Wednesday, December 14, 2016

525---Session 13--What the Future Has in Store for Education

Session 12--What the Future Has in Store for Education

Some believe the future will look like more of the same—more smartphones, tablets, screens embedded in every conceivable surface. David Rose has a different vision: technology that atomizes, combining itself with the objects that make up the very fabric of daily living. Such technology will be woven into the background of our environment, enhancing human relationships and channeling desires for omniscience, long life, and creative expression. The enchanted objects of fairy tales and science fiction will enter real life.

No one really has a crystal ball telling us what the future holds. Given that this course's mission was to revolve itself around, and expose you to, technology that can be used to teach the adult learner; and given the fact that the evolution of the tools and resources covered this semester are evolving at an exhausting pace I thought that we would end with 'possibilities...'

We will meet in room 301C Thursday, 12/14 from 4:30-7:30ish at the Providence Campus.  This is a computer lab and will allow you to use the projector to present your Final Projects.  Please review the description on the syllabus to make sure that you are aware of the criteria and guidelines. AND ALWAYS, ALWAYS, ALWAYS HAVE A PLAN B in case the tech doesn't work right.

Until then dream...

Thursday, December 1, 2016

525-Session 12--Open Education Resources aka: "OER's"

Welcome to Session 12

course image
We will begin this section on OER's with more detail and some practice exercises with Creative Commons Licensing, but first let's hear from David Wiley.  David and I worked together on an OER course waaaaaay back in 2008.  We were sponsored by the Hearst Foundation and Curriki.  Let's listen to David's introduction on "Open Education and the Future."

Now, you've heard me reference CC Licensing throughout the semester, but we haven't really had any practical application or experiences with it, so I thought that we would practice with some hands-on work.

This 'challenge' will familiarize you with the range of Creative Commons licenses which grant permission to the world to use creative work in specific ways. It also will get you started on the road to being "CC savvy" with a few short videos and activities, and we will end this week with you making a video of your own.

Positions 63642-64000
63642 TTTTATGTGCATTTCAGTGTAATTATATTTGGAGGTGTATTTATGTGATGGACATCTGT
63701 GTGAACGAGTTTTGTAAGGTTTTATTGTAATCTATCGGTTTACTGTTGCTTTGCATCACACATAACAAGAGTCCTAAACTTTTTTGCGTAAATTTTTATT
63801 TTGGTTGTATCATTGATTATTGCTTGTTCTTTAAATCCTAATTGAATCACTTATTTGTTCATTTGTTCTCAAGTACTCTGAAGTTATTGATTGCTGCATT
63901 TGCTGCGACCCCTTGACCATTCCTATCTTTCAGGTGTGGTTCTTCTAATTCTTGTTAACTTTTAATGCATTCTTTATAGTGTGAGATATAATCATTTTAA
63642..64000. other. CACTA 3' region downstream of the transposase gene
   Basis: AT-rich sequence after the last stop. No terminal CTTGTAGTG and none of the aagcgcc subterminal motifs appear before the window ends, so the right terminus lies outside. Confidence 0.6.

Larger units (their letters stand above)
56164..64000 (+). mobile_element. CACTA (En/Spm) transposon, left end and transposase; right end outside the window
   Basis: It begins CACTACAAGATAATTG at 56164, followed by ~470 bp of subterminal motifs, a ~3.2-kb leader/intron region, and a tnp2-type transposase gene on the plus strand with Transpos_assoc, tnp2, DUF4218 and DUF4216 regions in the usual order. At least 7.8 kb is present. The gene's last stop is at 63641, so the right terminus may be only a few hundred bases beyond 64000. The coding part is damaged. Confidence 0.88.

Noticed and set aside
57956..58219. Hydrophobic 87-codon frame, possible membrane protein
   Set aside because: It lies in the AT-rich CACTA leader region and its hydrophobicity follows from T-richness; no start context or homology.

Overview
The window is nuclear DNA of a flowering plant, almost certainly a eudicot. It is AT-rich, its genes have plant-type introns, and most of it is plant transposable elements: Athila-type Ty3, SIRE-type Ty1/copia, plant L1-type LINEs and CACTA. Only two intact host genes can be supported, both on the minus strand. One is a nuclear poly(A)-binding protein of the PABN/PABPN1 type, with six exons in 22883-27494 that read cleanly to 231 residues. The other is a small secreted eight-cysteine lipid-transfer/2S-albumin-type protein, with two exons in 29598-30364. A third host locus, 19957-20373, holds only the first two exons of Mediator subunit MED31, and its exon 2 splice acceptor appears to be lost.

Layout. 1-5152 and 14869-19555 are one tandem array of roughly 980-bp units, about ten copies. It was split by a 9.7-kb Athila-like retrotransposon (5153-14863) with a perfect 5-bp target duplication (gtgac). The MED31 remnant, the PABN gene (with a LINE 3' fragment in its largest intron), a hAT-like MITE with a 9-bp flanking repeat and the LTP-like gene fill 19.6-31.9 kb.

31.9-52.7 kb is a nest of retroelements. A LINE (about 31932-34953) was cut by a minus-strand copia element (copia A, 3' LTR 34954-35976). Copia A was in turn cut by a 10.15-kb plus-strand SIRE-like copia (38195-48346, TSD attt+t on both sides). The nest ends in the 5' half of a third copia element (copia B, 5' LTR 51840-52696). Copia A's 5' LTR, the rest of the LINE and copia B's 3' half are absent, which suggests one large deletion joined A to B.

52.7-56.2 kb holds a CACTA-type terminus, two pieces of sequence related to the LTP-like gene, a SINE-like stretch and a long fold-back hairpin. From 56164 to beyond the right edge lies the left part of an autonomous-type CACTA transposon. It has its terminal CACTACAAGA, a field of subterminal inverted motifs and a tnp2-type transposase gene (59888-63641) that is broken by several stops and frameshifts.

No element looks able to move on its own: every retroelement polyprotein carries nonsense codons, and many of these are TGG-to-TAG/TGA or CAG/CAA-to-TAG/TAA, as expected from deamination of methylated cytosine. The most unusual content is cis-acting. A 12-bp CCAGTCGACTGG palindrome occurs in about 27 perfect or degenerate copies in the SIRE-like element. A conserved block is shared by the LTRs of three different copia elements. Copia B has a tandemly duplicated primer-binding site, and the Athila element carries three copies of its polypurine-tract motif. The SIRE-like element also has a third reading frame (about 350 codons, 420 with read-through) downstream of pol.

As you go through all four tasks in this module, called, "Get CC Savy" I want you to think about the following questions and respond in your comments this week:

First, decide what license you think the creator in each scenario would choose. Then go to the Creative Commons license chooser tool and answer the questions like you were the creator.
  1. You are a relatively obscure musician who wants as many people to discover your music as possible, but also wants to be able to reserve the commercial right to sell your work. Which license(s) might you choose?
  2. You are an elementary school teacher who has created a great resource on how the solar system works, and want other teachers to benefit. Which license(s) would you choose?
  3. You are an amateur photographer who has taken photos of landmarks in your area and want them to be featured in their Wikipedia articles. Which license(s) do you choose?

In each case, was the license choosen result the same license you chose? If not, what do you think happened that led to the discrepancy? Did you choose different licenses depending on the type of creator? If so, why? What was different?

These questions can only be answered as you go through the module.  In addition to these questions, I'd like you to do one more exercise when you get to part 4 of the module.

I'd like you to videotape yourself (you can use a cellphone camera, nothing fancy) completing the exercise in part 4.  Then upload it to YouTube, make it shareable, and paste the link in your comments for this week.

Please return to this blog and post your information in the comments (due by Mon., 12/5) before moving on to the second-half of this week's work below.

The second-half of this week's session will be an extension of the content that we covered above.  In Part 1 we will build upon our foundational knowledge of OER's and learn how to find and recognize open content on the web.

Part 1

This challenge will help you learn how to find and recognize open content, such as public domain and Creative Commons licensed videos, images, and websites, in the 'wild'. You'll get acquainted with valuable collections of open content and discover new ways to find them. 

There are three elements within Part 1 of S12. 
  1. Choosing a topic or question to focus on, (Try to choose something 'pragmatic' for your present or future work-setting.)
  2. Finding your resources for #1, and 
  3. Posting links to the results of your search.
You may find the exercises for Part 1 "Teach Someone Something with Open Content"  here.  

Thursday, November 17, 2016

525-Session 11--The Flipped Classroom--Part 2